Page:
PLD-team of the RMAH @ the Vatican

IMG_0879Veronique Van der Stede (RMAH & ULB); Anne Devillers (RMAH & ULB); Athena Van der Perre (RMAH & KU Leuven); Hendrik Hameeuw (RMAH & KU Leuven); Vanessa Boschloos (UGent & RMAH)

The PLD-team of the Royal Museums of Art and History participated at the Second Vatican Coffin Conference from the 6th till the 9th of June 2017.  In a paper they demonstrated the uses and results of the multispectral PLD system for the study of the pigment and varnish layers on Old Egyptian coffins.

H. Hameeuw, A. Van der Perre & V. Boschloos: #multispectral, #mobile, #interactive: Imaging polychrome surfaces with the MS PLD system.

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Publications (late 2015) in Near Eastern Studies

Publications in Near Eastern Studies which used PLD-technology:

With the white light Portable Light Dome

HAMEEUW H. 2015: Mesopotamian Clay Cones in the ancient Near East Collections of the Royal Museums of Art and History, in: Bulletin des Musées royaux d’Art et d’Histoire, Bruxelles 48 (2013), 5-48.

VAN DER STEDE V. 2015, Une statuette d’orant des MRAH, in: Bulletin des Musées royaux d’Art et d’Histoire, Bruxelles 48 (2013), 49-56.

HAMEEUW H., GORRIS E., TAVERNIER J. 2015: Written on Mud: Some more Brick Inscriptions from Mesopotamia, in Akkadica 136, 89-101.

With the multispectral Portable Light Dome

VAN DER PERRE A., HAMEEUW H. 2015: Multispectrale beeldvorming: de Romeinse mummieportretten van de Fajoem, in: L. Delvaux en I. Therasse (ed), Sarcofagen. Onder de sterren van Noet, Brussel, 164-165.

VAN DER PERRE A., HAMEEUW H. 2015: La création d’images multi-spectrales: les portraits romains du Fayoum, in: Delvaux, L. and I. Therasse (ed.), Sarcophages. Sous les étoiles de Nout (2015), 164-165.

Light, Shadows and Surface Characteristics: The Multispectral Portable Light Dome

Poster presented @ inArt: 2nd International Conference on Innovation in Art Research and Technology, Ghent, 21-25 March 2016

by: L. Watteeuw, H. Hameeuw, B. Vandermeulen, A. Van der Perre,
V. Boschloos, L. Delvaux, M. Proesmans, M. van Bos and L. Van Gool

Poster InArt2016_Watteeuw et al

A pdf of the poster can be consulted here.

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RMAH – MS Imaging of Mummy Portrait

In collaboration with the RICH project and the ESAT labs (both KU Leuven) the Royal Museums of Art and History coordinates a pioneer project in which the multi-light Portable Light Dome is transformed into a Multi Spectral dome equipped with IR, Red, Green, Blue and UV LED light sources. This short video demonstrates the acquisition process with the fist developed MS microdome prototype of a Fayum mummy portrait (Egypt, Roman era) at the Brussels museum.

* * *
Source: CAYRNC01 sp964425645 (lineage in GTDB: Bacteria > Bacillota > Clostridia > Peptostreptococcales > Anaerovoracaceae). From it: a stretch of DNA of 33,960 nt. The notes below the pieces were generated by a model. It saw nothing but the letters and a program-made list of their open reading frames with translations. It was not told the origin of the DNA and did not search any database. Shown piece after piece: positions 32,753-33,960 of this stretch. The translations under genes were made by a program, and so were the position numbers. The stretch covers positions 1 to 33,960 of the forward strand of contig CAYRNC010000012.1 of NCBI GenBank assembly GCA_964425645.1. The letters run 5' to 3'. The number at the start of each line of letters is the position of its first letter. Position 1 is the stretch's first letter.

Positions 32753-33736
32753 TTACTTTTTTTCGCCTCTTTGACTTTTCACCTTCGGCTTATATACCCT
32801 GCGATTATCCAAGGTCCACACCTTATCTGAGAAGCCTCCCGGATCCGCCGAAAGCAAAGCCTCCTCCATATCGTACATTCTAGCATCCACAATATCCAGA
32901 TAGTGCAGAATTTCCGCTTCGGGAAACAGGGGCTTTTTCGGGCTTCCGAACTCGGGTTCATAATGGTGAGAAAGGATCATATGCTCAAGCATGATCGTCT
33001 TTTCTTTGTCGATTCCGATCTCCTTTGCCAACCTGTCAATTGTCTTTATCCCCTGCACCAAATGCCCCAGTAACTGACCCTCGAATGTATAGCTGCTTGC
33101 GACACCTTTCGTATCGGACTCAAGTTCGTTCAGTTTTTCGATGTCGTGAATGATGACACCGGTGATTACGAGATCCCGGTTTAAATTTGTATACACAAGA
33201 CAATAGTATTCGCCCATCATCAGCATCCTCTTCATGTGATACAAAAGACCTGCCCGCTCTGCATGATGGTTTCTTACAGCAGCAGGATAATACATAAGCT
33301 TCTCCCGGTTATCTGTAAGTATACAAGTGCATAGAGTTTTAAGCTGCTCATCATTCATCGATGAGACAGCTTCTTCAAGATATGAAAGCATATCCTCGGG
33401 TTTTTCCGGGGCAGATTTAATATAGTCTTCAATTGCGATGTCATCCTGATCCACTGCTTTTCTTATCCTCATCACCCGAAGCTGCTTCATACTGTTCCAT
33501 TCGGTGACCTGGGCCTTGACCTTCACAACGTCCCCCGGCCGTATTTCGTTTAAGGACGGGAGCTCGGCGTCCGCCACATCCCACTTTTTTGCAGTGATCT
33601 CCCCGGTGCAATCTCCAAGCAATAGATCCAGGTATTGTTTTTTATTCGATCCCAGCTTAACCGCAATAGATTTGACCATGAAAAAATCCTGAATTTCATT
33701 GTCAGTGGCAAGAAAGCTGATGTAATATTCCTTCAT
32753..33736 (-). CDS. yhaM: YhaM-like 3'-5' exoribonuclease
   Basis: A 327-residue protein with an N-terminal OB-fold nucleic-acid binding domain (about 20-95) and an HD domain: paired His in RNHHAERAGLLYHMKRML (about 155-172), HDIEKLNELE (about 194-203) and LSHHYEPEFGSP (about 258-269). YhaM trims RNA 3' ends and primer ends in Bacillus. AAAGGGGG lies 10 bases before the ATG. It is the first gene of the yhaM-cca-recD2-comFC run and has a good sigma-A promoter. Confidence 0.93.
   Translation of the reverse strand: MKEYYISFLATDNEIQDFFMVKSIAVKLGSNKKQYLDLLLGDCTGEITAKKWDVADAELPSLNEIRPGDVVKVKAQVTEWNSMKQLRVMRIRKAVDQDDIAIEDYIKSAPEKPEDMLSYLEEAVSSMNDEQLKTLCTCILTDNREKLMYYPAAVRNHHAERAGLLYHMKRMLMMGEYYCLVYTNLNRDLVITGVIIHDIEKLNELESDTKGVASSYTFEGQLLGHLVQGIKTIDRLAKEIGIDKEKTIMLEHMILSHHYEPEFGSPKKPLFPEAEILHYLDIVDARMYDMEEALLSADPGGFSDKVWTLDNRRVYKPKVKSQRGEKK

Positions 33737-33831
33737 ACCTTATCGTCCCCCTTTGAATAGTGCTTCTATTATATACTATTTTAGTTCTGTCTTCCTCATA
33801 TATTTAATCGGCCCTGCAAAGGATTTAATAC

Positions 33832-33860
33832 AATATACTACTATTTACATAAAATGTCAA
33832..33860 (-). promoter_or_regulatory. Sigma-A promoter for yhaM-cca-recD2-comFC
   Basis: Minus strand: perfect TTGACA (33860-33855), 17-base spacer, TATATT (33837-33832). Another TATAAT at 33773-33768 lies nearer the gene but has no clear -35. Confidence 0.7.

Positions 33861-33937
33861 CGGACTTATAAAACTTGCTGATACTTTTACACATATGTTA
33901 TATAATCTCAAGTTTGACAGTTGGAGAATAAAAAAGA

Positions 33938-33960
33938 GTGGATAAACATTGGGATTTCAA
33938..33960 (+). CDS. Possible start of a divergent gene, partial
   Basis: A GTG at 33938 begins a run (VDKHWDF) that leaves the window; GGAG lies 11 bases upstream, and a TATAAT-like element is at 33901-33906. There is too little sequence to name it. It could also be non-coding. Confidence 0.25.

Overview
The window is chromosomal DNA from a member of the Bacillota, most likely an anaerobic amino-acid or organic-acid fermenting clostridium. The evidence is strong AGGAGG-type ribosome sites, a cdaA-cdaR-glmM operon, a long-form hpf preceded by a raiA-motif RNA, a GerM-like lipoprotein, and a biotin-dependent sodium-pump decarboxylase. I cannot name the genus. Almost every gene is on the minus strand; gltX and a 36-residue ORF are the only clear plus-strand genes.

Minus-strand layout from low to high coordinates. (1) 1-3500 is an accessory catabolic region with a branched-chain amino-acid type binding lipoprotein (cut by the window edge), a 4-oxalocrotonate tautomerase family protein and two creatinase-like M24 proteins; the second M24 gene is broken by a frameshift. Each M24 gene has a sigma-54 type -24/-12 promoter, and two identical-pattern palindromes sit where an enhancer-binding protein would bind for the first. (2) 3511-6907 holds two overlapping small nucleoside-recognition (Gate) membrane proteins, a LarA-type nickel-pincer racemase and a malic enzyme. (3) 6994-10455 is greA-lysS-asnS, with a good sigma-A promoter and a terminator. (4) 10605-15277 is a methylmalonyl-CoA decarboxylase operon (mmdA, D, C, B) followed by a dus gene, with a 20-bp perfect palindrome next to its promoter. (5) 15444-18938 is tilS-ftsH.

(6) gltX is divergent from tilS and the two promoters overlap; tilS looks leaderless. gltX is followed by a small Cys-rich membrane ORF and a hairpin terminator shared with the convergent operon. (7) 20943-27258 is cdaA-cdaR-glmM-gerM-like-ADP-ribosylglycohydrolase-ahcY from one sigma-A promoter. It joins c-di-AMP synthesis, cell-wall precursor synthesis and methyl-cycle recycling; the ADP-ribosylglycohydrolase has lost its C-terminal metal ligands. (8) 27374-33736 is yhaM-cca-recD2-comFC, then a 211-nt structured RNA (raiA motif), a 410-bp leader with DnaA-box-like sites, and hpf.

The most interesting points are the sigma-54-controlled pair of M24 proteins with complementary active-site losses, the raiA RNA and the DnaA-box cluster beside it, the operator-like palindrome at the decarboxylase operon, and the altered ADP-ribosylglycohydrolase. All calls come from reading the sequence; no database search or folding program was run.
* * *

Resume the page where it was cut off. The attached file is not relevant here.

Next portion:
more info: http://www.kmkg-mrah.be/conservation-ir-uv-and-3d-imaging-egyptian-execration-statuettes

First preliminary results of the Egyptian Execration Statuettes (EES) Project

The EES Project, funded by the Belgian Science Policy agency Belspo (BR/121/PI/EES), aims to create multispectral 3D images of the Egyptian Execration figurines of the Royal Museums of Art and History (RMAH) with the newly developed Multispectral Microdome, developed in the framework of the RICH project, in order to enable a detailed study of the texts without handling the figurines themselves.

The first tests with the MS Microdome (see also blog below) already delivered some very promising results for the figurines inscribed with (red) ochre ink. When comparing the MS Microdome image to the conventional photos, it is clear that the legibility of the faded signs has improved significantly. This gives us the opportunity to reconstruct parts of the inscription which were previously considered to be lost for good.

Based on these first tests, the software can now be further adapted.

E9076 Compilation of different imagesBased on the MS microdome images an otherwise impossible attempt could be made to visualize and detect the at the bottom of the illustration highlighted line of inscription.

Execration statuettes are small figurines, inscribed with hieratic texts, listing the enemies of the Pharaoh. They are dated to the end of the 12th Dynasty (c. 1850 B.C.). The Royal Museums of Art and History (RMAH) house a large collection of these figurines, obtained by the famous Belgian Egyptologist Jean Capart in 1938. The figurines, made of unbaked clay and inscribed with black or (red) ochre ink, are currently in a very fragile condition.

These first preliminary results were made possible thanks to the continuing efforts by Marc Proesmans of the ESAT labs at the KU Leuven; Bruno Vandermeulen of the KU Leuven Arts Faculty Photolab and the Royal Museums of Art and History team in Brussels: Athena Van der Perre, Vanessa Boschloos, Hendrik Hameeuw and Luc Delvaux.